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System Message

[00:00:00] *** Please note: All sessions are recorded for quality control. ***

Guest (Customer)

[00:00:00] The table below shows the federal minimum wage in different years. year: 1960|1970|1980|1990|100| minimum wage: 1.00|1.60|3.10|3.80|5.15| a. Find the rate of change for each ten-year time period. Show your work. b. During which time period did the minimum wage increase the fastest? Explain what the rate of change for this time period means.

Kathryn C (Tutor)

[00:00:19] Hello and welcome

Guest (Customer)

[00:00:40] The last year is supposed to say 2000, sorry.

[00:00:48] hello

Kathryn C (Tutor)

[00:01:16] Give me a minute to look thru

Guest (Customer)

[00:02:34] ok

Kathryn C (Tutor)

[00:03:37] Just copying down.

[00:04:19] Are you familiar with slope?

Guest (Customer)

[00:04:36] Yes

Kathryn C (Tutor)

[00:04:57] That is what you are finding here.

Guest (Customer)

[00:05:18] slope and rate of change are the same thing?

Kathryn C (Tutor)

[00:05:26] yes they are

Guest (Customer)

[00:05:35] okay

Kathryn C (Tutor)

[00:06:25] So your first 2 points would be (1960, 1.00) and (1970, 1.60)

Guest (Customer)

[00:06:56] okay so I would do the y2 - y1 over x2 - x1?

Kathryn C (Tutor)

[00:07:02] yes

Guest (Customer)

[00:07:28] I'm doing it on my paper; I'll tell you what I get

Kathryn C (Tutor)

[00:07:34] ok

Guest (Customer)

[00:08:33] I got .60 over 10

Kathryn C (Tutor)

[00:08:44] Simplify

Guest (Customer)

[00:08:56] .10 over 1, so .10

Kathryn C (Tutor)

[00:09:17] divide .60 by 10

Guest (Customer)

[00:09:31] .6 is the slope

Kathryn C (Tutor)

[00:10:05] .60 divided by 10 is .06, isn't it?

Guest (Customer)

[00:10:37] yes sorry

[00:11:11] so the next step is y-y1 = m(x-x1) ?

Kathryn C (Tutor)

[00:11:29] No you don't need to use that.

[00:12:32] When you found the slope, you found the rate of change ($.06 increase per year) for the first ten year period.

Guest (Customer)

[00:13:19] so I keep doing that until I've found the rate of change for each time period?

Kathryn C (Tutor)

[00:13:27] yes

[00:14:04] 60-70 which you just did, 70-80, 80-90, 90-2000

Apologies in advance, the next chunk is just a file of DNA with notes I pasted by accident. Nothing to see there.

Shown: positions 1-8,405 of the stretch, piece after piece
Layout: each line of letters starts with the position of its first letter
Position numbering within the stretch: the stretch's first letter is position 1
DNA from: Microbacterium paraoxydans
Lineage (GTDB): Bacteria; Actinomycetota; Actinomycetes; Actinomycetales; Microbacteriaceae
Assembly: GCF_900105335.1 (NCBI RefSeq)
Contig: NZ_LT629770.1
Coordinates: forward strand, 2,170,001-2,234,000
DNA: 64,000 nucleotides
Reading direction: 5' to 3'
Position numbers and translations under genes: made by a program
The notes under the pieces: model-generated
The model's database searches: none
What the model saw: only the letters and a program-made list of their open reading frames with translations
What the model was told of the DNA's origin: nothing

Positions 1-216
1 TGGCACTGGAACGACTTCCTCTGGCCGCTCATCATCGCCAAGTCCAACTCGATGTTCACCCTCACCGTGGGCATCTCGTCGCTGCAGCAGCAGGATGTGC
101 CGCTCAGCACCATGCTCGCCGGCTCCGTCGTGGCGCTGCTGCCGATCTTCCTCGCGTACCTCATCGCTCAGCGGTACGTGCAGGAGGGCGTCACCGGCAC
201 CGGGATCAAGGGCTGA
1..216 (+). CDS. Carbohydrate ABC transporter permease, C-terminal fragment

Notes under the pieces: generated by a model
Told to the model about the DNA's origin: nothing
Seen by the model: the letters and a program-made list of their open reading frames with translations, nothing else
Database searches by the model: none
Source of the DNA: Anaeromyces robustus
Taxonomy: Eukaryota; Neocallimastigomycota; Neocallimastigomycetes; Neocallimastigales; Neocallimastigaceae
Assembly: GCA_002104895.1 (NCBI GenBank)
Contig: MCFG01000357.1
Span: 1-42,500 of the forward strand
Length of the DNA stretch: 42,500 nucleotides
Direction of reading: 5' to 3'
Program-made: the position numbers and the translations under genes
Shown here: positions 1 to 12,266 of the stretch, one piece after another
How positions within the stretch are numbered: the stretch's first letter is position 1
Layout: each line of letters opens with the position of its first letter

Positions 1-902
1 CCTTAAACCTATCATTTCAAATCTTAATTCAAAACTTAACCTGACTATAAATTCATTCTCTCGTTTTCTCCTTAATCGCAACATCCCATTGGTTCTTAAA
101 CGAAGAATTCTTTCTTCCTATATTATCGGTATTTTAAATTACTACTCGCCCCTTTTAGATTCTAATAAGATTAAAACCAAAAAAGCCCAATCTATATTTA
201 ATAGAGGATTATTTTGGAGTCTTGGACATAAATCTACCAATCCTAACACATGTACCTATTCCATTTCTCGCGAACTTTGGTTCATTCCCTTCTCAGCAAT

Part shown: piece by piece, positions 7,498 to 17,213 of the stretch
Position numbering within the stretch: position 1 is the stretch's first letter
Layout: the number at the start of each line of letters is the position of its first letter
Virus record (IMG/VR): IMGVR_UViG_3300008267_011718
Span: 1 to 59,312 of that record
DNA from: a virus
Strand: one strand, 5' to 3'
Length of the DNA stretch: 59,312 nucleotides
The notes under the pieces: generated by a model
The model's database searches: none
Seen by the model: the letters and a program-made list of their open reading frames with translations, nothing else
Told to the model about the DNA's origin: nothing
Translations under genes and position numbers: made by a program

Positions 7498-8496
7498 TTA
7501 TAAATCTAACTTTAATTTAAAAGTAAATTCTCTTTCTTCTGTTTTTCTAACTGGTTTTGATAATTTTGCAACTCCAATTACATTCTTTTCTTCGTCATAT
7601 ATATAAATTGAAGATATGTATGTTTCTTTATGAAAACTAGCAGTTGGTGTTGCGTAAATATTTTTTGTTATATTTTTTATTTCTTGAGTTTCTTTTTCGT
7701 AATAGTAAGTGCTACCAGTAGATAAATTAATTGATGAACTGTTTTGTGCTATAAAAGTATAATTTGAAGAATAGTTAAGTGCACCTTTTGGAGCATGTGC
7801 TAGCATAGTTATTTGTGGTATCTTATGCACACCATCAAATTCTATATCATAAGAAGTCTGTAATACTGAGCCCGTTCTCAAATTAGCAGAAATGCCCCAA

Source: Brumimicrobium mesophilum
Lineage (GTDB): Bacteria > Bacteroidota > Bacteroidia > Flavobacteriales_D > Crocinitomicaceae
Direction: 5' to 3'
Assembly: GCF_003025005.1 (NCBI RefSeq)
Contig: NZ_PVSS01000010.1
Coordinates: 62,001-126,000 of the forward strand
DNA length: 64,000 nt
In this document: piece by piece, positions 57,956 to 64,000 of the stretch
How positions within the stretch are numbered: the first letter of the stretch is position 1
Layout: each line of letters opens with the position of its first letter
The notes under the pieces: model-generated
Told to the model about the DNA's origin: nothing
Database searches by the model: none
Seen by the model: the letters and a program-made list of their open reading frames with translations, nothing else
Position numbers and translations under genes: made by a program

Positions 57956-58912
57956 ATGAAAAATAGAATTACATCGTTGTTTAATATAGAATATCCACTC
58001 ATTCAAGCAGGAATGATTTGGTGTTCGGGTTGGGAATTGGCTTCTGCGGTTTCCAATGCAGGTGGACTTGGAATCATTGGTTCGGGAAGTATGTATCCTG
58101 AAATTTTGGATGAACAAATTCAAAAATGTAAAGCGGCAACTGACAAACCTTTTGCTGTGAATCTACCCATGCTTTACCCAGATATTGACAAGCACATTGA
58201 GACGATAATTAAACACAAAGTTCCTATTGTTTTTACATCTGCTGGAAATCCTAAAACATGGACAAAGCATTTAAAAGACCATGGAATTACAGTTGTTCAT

Guest (Customer)

[00:14:32] okay

Kathryn C (Tutor)

[00:14:53] Do you want me to check when you finish each one?

Guest (Customer)

[00:15:24] yes please

Kathryn C (Tutor)

[00:15:28] ok

Guest (Customer)

[00:16:39] 1970 - 1980 is $0.15?

Kathryn C (Tutor)

[00:16:46] yes

Guest (Customer)

[00:16:53] ok

Kathryn C (Tutor)

[00:19:08] I'm working on this...

Guest (Customer)

[00:19:32] 1980-1990 is $0.07?

Kathryn C (Tutor)

[00:19:38] yes

Guest (Customer)

[00:21:45] 1990-2000 is $0.27?

Kathryn C (Tutor)

[00:22:23] Did you take 5.15-3.80?

Guest (Customer)

[00:22:34] yes

Kathryn C (Tutor)

[00:23:19] It should be 1.35, shouldn't it?

Guest (Customer)

[00:23:53] yes, and then simplified it is 0.27

Kathryn C (Tutor)

[00:24:21] Are you dividing 1.35 by 10?

Guest (Customer)

[00:24:25] by 5

Kathryn C (Tutor)

[00:24:46] From 1990-2000 is 10 years.

Guest (Customer)

[00:25:19] so you don't simplify?

Kathryn C (Tutor)

[00:26:02] Did you divide both numerator and denominator by 2?

Guest (Customer)

[00:26:52] I get what I did wrong. I simplified by 5 because it went
into both 1.35 and 10,m but it's ten years so I don't do that and leave it as is

Kathryn C (Tutor)

[00:27:26] You can just divide 1.35 by 10

Guest (Customer)

[00:27:52] and then you would get 0.135

Kathryn C (Tutor)

[00:28:41] Yes and you could have reduced by 5 first.
It would still work.
.27/2

Guest (Customer)

[00:29:34] so the answer is $0.135

Kathryn C (Tutor)

[00:30:01] yes ( is 13 1/2 cents)

[00:30:35] So you found the rate of change for each time period.

Guest (Customer)

[00:31:35] okay and part two the answer is 1990-2000

Kathryn C (Tutor)

[00:32:06] What was the increase for 70-80?

Guest (Customer)

[00:32:33] 15 cents, oops.

Kathryn C (Tutor)

[00:32:42] That's ok.

Guest (Customer)